Threshold

[10] The new evidence is not fresh. With reasonable diligence, it could have been obtained for trial. The central issue therefore is whether there is a risk of a miscarriage of justice if it is excluded.[1] The resolution of this issue depends on the credibility and cogency of the evidence.[2]

Assessment

[11] We are satisfied there will be no miscarriage of justice if the evidence is excluded. The evidence lacks probative cogency on a material issue. As the Crown submits, the precise timing of events was never an issue at trial. Significantly, even if Ms Terei’s evidence is accepted as true, it is not inconsistent with the complainant’s evidence that Mr Daniels spent Sunday with his daughter because it was her birthday. There was no dispute about this at trial. It was, in short, an assumed fact that Mr Daniels spent the day with his daughter. At most, Ms Terei’s evidence could do no more than emphasise this assumed fact. Furthermore, we see merit in the Crown’s submission that it can be assumed the tactical decision was made not to call alibi evidence given that, on the face of the record, Ms Terei’s statement was not inconsistent with the complainant’s police statement.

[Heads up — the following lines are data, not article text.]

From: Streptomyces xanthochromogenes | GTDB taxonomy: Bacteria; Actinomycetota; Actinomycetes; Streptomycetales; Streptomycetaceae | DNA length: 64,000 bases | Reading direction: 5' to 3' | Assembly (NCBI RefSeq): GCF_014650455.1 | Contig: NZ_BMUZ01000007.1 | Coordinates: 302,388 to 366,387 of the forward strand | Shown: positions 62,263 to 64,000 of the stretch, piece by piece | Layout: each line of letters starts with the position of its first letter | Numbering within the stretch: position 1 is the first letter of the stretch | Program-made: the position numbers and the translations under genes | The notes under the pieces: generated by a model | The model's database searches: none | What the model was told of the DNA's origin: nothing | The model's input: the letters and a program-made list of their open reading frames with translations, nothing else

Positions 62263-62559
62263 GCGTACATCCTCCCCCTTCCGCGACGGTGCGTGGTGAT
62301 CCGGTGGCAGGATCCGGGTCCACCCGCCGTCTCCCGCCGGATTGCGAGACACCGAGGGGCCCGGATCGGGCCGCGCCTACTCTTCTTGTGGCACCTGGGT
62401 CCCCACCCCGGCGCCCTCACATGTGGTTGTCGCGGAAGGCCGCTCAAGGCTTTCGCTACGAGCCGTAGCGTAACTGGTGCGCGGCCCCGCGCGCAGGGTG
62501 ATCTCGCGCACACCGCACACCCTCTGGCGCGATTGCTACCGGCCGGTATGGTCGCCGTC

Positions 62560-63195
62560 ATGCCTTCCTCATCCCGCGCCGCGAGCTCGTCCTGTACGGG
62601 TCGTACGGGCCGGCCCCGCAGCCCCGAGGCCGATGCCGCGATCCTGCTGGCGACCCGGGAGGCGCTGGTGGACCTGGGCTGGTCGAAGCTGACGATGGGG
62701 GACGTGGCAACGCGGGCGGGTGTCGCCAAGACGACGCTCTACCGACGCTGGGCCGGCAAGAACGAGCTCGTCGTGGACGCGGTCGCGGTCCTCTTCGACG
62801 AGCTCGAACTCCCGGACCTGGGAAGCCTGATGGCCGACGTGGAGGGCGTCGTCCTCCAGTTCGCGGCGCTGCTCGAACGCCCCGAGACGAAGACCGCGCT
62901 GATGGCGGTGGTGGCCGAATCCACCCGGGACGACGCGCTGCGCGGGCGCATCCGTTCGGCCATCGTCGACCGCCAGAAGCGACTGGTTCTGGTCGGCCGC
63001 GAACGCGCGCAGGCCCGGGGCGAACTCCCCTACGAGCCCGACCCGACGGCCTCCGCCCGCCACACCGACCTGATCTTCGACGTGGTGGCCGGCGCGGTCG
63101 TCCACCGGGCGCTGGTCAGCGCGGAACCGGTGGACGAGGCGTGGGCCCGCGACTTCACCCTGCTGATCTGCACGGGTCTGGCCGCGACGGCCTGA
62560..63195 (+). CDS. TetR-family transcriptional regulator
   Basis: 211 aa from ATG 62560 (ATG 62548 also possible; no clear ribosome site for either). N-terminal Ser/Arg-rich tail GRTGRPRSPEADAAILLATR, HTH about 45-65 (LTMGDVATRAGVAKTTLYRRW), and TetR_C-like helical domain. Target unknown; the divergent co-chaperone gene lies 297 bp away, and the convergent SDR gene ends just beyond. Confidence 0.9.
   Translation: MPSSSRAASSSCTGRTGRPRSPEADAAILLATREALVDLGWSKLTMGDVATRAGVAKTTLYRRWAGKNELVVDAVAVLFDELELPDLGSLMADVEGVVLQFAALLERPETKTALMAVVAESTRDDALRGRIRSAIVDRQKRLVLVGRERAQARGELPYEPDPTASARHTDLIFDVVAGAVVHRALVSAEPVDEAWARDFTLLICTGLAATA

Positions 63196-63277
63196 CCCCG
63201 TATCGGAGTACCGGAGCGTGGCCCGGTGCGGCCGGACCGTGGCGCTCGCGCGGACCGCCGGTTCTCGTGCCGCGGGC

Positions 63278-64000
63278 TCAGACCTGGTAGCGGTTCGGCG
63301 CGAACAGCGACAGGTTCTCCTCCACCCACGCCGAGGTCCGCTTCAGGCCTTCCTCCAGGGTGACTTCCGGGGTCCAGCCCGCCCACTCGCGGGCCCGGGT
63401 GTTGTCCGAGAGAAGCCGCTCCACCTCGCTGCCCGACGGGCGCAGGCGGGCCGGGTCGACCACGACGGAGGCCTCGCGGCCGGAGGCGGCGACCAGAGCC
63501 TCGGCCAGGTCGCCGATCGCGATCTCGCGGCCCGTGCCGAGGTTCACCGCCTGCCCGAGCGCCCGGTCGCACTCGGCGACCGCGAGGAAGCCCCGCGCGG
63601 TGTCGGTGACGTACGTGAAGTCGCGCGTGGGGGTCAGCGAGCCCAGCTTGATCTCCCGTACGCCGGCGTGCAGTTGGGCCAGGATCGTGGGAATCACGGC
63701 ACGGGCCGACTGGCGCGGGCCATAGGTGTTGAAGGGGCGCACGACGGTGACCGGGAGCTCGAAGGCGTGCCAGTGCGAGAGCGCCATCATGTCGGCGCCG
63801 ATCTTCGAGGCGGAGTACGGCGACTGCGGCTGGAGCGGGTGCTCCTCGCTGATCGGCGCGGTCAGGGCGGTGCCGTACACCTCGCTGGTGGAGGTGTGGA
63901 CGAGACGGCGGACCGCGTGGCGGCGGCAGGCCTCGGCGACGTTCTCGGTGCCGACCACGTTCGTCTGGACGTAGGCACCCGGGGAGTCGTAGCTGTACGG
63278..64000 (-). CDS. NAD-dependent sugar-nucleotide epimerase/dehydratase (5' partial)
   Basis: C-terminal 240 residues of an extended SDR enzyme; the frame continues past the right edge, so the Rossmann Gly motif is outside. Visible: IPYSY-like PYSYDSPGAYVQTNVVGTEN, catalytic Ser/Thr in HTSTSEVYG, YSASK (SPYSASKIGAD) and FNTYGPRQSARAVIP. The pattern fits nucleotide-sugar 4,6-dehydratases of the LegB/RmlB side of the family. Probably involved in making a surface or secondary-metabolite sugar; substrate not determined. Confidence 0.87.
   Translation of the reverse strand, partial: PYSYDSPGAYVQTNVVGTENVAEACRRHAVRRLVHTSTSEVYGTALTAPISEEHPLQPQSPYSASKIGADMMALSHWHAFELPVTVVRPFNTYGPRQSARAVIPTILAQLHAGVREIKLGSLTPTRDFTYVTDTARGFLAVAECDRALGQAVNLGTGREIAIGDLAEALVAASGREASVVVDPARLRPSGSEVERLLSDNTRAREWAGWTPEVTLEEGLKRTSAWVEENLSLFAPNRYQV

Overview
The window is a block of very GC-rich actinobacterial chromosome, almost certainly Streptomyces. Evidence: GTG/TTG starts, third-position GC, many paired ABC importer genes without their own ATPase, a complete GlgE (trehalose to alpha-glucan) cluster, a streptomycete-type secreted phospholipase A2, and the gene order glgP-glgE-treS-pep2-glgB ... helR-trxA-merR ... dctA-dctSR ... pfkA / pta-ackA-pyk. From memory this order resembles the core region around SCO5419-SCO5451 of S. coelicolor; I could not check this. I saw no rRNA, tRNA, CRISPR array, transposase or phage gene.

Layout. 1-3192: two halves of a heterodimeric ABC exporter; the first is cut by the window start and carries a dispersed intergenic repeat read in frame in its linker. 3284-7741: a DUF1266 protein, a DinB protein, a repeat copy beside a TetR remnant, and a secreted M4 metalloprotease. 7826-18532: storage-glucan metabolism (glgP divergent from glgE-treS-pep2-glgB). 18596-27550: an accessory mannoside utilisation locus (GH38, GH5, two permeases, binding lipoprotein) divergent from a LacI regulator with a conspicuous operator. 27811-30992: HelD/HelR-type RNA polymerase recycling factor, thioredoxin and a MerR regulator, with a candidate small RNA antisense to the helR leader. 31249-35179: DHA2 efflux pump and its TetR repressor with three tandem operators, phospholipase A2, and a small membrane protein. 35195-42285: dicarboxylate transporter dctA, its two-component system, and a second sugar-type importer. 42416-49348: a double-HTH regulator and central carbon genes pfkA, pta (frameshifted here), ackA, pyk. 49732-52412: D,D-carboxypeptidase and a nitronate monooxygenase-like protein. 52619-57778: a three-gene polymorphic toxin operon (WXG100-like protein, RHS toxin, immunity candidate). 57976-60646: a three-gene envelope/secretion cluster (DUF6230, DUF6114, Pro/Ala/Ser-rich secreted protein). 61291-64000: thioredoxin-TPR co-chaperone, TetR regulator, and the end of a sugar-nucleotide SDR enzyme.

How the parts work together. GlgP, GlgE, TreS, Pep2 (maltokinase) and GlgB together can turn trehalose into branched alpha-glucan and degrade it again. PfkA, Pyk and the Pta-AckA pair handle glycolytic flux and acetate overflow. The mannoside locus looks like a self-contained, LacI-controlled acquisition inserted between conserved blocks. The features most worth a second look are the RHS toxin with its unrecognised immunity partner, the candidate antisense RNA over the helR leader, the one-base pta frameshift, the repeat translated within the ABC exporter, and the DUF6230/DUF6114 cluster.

Sentence appeal

[12] Mr Daniels was found guilty of supplying methamphetamine, offering to supply methamphetamine, assault with intent to injure, and three counts of threatening to kill. Judge Spears adopted a starting point of four years’ imprisonment on the methamphetamine charges. He uplifted this by 18 months for assaulting with intent to injure and, on three occasions, threatening to kill the complainant and her sister. A further uplift of four months for prior offending was added to this start point. An end sentence of five years 10 months’ imprisonment was imposed.

[13] Mr Walsh submits both the start point of four years for the drug offending and the end sentence of five years 10 months were too high. He further submits the cumulative uplift of 22 months was excessive having regard to the totality principle. It is accepted that the sentencing Judge correctly identified that the offending fell within band two of R v Fatu which states that starting points of three to nine years’ imprisonment are appropriate for supply of methamphetamine between five grams and 250 grams.[3] However, Mr Walsh says sentences for comparable offending have attracted starting points of between three and three and a half years.[4] In terms of the uplifts, Mr Walsh refers to Taingahue v NZ Police.[5] In that case, sentences of nine to 12 months’ imprisonment were identified as appropriate for assaults with intent to injure.

Assessment